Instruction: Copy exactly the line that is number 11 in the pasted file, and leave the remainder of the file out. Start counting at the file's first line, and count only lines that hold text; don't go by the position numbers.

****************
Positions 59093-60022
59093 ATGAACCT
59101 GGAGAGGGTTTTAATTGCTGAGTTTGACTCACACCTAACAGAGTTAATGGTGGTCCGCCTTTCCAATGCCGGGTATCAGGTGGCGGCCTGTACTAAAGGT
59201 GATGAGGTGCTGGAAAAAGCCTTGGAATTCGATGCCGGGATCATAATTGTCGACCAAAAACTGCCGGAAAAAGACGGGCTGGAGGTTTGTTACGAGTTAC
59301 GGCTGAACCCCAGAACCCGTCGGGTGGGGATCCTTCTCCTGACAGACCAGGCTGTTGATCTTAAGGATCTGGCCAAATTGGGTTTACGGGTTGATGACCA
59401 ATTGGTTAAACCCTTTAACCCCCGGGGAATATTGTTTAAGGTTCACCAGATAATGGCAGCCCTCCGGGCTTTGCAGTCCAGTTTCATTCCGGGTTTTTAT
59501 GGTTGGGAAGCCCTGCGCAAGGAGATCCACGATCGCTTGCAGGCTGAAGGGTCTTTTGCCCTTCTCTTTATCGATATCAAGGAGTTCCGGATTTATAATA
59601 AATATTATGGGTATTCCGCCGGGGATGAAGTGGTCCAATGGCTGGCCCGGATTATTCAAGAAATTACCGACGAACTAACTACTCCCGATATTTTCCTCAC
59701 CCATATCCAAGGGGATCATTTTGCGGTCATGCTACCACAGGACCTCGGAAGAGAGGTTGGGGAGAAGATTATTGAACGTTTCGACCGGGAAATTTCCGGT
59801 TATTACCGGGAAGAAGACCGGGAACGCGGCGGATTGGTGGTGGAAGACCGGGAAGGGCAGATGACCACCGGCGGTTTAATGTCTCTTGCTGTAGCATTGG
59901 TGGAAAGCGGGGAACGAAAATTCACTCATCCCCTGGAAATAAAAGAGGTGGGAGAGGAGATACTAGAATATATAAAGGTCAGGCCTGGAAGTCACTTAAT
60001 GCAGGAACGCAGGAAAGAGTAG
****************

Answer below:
59901 TGGAAAGCGGGGAACGAAAATTCACTCATCCCCTGGAAATAAAAGAGGTGGGAGAGGAGATACTAGAATATATAAAGGTCAGGCCTGGAAGTCACTTAAT